I wrote a blog last month where I speculated that the principal cause of the segregation of people with disabilities from the rest of American life is not as deep-seated and seemingly intractable as bias based on racial or religious or sexual orientation. It is ignorance, lack of contact, and unfamiliarity.Unlike those other social schisms, few in the modern world think of the disabled as a single, monolithic sub-culture who are collectively, ipso facto inferior or less civilized or morally corrupt or a threat to other-skinned, heterosexual people everywhere. There was no ableist backlash when wheelchair-using Greg Abbott was elected governor of Texas like the racist/birther backlash in the wake of the election of Barack Obama. If anything, the only disability-related response came from the disability community itself, chiding the staunchly right-leaning Abbott for not being disabled enough, at least in his attitude toward his own kind. Texas Democrats dislike the guy intensely, but they don’t blame the wheelchair.
My friend and colleague Candace Cable rightly pointed out in a note after that blog that the face to face familiarity route is a slow one. “Experience and familiarity will drive inclusion,” she wrote, “but alone, it’s too slow when disabled people can’t even get somewhere to be familiar.”
Very slow. But the national disability community, I think, has an equally big problem – the lack of a common identity. I came across some startling statistics the other day that underscore the political and cultural mishmash of disabled citizens here. In a wrap-up report about disability voter results from the 2016 election published in The RespectAbility Report by the very astute Lauren Applebaum, various surveys pointed to the same result: almost as many voters with disabilities voted for Donald Trump as for Hillary Clinton. In one report, Trump got 46% of the disability vote (he only got 46.2% ofall votes) to Hillary’s 49%. In another, more voters with disabilities (40%) voted for Trump than voters with no connection to the disability community (35%).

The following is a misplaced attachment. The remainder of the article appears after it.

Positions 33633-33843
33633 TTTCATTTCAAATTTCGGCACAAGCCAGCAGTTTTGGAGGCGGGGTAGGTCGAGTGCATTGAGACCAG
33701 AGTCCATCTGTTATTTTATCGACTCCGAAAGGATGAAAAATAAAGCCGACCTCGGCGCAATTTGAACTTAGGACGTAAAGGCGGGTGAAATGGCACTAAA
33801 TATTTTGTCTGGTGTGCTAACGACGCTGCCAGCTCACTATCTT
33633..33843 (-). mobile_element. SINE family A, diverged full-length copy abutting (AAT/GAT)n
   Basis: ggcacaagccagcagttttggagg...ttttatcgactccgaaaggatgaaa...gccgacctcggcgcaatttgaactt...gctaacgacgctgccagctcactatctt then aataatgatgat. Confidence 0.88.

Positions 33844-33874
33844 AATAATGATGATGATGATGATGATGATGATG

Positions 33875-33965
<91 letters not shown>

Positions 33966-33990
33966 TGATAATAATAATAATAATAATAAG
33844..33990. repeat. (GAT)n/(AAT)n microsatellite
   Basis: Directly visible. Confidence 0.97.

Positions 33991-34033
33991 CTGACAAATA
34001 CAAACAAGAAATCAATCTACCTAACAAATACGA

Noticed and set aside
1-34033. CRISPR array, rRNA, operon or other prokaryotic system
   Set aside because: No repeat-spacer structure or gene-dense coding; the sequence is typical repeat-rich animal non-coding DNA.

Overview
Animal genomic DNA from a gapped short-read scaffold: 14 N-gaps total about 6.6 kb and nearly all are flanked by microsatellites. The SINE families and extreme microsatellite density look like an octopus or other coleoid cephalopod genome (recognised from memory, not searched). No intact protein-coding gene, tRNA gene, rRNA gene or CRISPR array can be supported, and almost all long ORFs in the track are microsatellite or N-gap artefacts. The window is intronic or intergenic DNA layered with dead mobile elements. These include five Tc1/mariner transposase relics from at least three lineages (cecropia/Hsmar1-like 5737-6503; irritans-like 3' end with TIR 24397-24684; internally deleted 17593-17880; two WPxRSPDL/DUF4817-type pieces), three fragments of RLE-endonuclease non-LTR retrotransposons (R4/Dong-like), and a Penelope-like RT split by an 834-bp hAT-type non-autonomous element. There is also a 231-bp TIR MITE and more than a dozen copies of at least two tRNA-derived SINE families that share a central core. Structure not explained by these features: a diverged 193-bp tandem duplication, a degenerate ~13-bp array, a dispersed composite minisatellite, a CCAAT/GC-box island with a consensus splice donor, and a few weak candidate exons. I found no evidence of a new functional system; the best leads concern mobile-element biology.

I’m a little late to the party here, but I was stunned. Trump even went out of his way to mock a disabled reporter, a clip shown billions of times on television, and he still got half of the disability vote. I know I live in a liberal, elitist bubble called West Los Angeles, but 46%? I’m now starting to think the whole national disability-rights cohort – advocacy groups, publications, foundations, service organizations, etc. – lives in its own kind of bubble. There is clearly a major disconnect between half the populace with disabilities and those fighting for their rights. Major.
Which brings me back to point #1: people with disabilities in America are not a monolithic identity group, either inside looking out or outside looking in. As much as people who are trying to move the ball forward assume there is one like-minded community here, there isn’t. There may be cohesion and common purpose among various disability subgroups – the deaf community, the paralysis community, those on the autism spectrum, those with MS – but not across those groups, at least nationally. Maybe the day will come when the 35 million voting Americans with disabilities will bind together like the LGBT community and foment radical change, but that ain’t today.
I’m not the person with the resources to “drill down,” so to speak, and see who all these disabled Trump voters are or what they’re thinking. One guess is that they are part of the disgruntled, non-coastal electorate who voted for Trump out of anger or frustration (24.1% of the people of West Virginia, a big Trump state, are disabled). To them, the ADA and SSI/SSDI are just government handout programs that don’t do squat for their own economic or emotional security. I’d also guess that many think of themselves as part of a cultural and geographic community – Birmingham, Alabama, Youngstown, Ohio, East Texas – and that their shared attitudes with that community trump their shared attitudes with other Americans with disabilities. If they feel outcast and abandoned in this 21st Century world, they feel progressives are as much to blame as reactionaries.
One way or another, they are as alienated from the disability movement as Greg Abbott. It would take a major figure like Martin Luther King or a major inciting event like Stonewall and/or the AIDS crisis to create a new kind of cross-cultural unification of disabled voters. The problem is, nothing seems to cross-cultural lines in this severely fragmented America.Maybe this next election will show us a path forward. One can only hope.
Ref: “Polling Shows People With Disabilities Split Vote Between Trump and Clinton,” Appelbaum, Lauren, The RespectAbility Report, 12/14/16.
source: Christopher & Dana Reeve Foundation
by Allen Rucker